Western planning master’s program with dual focus of journalism and communications
By Tamara Baluja, Associate Editor
Western University is replacing its master of arts in journalism with a new program that has a dual focus of journalism and communication skills.
Historically, most schools have separated journalism and communications degree programs, even if they’re offered by the same department. But traditional media jobs are disappearing, and trends such as native advertising and branded content are blurring the line between journalism and public relations. Mark Rayner, who worked on the curriculum redevelopment at Western and is the program coordinator of the new Master of Media in Journalism and Communication, said the London, Ont., university can see the writing on the wall about where the media industry is headed and revamped the curriculum with that in mind.
The new program will be called master of media in journalism and communication.
J-Source: Tell us about this curriculum change.
Mark Rayner: It’s not a surprise that we do these curriculum reviews from time to time. We decided to take a step back and look at the trends happening in the industry and decided we needed a major renovation. Western is facing a downward enrollment pressures, and the reality is that we see only a third of our master’s students go into journalism; another third into communications, PR or marketing; and the last third goes into some other field. So it seems logical to address this.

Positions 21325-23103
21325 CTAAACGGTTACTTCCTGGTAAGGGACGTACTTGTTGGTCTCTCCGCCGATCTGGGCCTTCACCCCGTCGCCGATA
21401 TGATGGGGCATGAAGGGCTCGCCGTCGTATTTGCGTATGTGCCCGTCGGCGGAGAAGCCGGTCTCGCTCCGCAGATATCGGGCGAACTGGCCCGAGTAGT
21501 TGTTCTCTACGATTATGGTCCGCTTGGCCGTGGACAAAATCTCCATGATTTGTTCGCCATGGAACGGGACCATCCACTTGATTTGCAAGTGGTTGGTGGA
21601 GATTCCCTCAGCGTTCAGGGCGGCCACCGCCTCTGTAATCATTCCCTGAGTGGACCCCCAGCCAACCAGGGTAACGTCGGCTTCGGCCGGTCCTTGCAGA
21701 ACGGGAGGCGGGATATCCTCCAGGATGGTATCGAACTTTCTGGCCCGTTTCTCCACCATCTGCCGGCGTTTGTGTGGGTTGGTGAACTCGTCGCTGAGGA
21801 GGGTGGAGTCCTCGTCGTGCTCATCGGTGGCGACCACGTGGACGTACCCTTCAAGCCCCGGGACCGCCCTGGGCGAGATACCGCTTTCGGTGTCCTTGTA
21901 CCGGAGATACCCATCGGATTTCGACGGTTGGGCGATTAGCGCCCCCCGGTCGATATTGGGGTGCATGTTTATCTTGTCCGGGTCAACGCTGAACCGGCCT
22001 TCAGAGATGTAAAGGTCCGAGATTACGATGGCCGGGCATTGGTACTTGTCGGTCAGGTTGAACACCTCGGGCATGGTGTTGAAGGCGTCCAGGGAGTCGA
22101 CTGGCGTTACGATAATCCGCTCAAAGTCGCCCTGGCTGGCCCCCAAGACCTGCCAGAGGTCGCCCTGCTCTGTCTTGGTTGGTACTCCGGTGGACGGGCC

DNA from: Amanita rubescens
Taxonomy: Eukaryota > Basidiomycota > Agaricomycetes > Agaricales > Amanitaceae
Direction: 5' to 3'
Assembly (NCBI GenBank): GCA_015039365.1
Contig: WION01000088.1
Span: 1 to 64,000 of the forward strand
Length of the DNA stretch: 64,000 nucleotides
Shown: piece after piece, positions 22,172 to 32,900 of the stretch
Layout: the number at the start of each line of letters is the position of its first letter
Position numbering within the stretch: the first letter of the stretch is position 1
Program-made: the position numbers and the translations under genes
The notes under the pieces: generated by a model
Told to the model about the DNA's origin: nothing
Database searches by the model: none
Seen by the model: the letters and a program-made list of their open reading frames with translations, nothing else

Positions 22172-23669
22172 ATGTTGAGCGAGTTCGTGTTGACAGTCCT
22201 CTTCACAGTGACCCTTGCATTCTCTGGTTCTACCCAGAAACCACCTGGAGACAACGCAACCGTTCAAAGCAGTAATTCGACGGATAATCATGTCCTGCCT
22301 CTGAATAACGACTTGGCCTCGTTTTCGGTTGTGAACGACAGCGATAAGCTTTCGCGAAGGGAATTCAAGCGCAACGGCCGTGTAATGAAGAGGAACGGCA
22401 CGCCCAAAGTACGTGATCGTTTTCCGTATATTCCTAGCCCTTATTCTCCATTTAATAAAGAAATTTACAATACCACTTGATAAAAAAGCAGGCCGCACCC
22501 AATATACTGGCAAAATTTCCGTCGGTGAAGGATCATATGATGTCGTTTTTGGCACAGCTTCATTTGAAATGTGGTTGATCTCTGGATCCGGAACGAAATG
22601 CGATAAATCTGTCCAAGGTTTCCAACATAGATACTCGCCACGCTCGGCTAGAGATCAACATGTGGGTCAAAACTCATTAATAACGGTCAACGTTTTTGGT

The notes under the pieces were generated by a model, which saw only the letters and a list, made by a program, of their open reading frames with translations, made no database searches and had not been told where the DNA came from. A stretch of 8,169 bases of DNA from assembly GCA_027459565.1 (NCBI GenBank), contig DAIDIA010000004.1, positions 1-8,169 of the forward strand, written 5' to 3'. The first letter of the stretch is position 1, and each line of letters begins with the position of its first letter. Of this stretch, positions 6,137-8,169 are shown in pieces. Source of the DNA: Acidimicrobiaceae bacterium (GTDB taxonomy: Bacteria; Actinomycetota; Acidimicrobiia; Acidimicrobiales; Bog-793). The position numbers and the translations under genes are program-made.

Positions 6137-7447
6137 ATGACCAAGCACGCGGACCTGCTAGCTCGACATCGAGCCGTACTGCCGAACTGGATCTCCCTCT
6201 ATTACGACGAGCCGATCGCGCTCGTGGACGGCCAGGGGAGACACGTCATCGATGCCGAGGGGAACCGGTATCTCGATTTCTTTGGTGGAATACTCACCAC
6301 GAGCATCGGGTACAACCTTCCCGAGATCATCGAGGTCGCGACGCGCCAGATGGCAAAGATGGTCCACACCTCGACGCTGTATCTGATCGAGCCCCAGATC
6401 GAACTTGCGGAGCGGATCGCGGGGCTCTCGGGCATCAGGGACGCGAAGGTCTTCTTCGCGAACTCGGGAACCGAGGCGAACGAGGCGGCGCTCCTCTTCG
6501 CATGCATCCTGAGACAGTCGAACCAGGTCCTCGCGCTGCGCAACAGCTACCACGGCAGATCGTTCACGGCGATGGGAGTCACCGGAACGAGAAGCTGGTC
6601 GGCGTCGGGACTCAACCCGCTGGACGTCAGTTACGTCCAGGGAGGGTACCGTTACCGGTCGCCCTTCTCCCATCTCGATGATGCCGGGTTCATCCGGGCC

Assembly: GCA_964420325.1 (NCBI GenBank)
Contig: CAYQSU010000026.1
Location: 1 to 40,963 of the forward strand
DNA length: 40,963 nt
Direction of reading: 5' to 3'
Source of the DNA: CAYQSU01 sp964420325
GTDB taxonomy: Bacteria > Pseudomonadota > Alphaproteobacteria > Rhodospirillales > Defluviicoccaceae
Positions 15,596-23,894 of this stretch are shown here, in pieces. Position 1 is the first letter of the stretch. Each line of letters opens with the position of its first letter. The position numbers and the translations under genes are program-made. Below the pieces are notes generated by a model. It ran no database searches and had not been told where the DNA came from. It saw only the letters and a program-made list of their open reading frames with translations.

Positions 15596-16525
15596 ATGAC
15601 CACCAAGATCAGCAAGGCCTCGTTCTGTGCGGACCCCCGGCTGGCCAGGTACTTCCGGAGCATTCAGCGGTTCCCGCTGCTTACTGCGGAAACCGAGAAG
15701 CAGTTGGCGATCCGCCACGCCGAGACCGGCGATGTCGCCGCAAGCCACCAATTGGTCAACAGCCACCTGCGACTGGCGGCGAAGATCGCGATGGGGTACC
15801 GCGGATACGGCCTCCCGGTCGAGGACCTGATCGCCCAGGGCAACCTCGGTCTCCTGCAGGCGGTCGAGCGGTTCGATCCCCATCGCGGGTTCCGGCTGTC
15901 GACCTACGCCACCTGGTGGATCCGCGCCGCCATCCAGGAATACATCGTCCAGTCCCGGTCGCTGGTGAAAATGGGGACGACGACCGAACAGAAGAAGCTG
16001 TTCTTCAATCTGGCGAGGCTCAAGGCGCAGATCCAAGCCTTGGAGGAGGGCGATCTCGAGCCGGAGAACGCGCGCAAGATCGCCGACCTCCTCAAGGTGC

J-Source: And how exactly have you done that in this new program?
MR: We’ll continue to focus on training journalists to become great storytellers, but we’ll also talk about the relations between journalists and PR. We’ll be adding two communications courses—introduction to communications, where you will learn to think strategically about social media and getting the message out, and storytelling, where we’ll do course studies. For example, we’d look at the SARS epidemic and how it was played out in the communications world and draw lessons from that. And I hope we can add an elective in media relations in the future as well. It’s still a one-year program: with two terms on-site and another 10-week summer internship where students can choose to do either a journalism or communications internship.
J-Source: What has the reaction been?
MR: Anecdotally it’s been positive. We recognize there will be some critics, especially old schoolers. Journalism and communications are two sides of the same coin. One is storytelling the facts, while the other is storytelling to persuade, and it’s important to recognize the interplay between them. It’s as Ira Basen argues: all journalists should study public relations and how it works. The reason we’re doing this is because we care about journalism and its legacy.
J-Source: When does it launch?
MR: At the moment, Western’s senate university program review graduate committee is reviewing the program and the next step is to get the OK from the Ministry of Training, Colleges and Universities for final approval. If all goes well, we hope to have the program officially recognized by the end of January, so that we can begin accepting students and launch in fall 2015 with a class of 30 to 35 students.
This interview has been edited and condensed.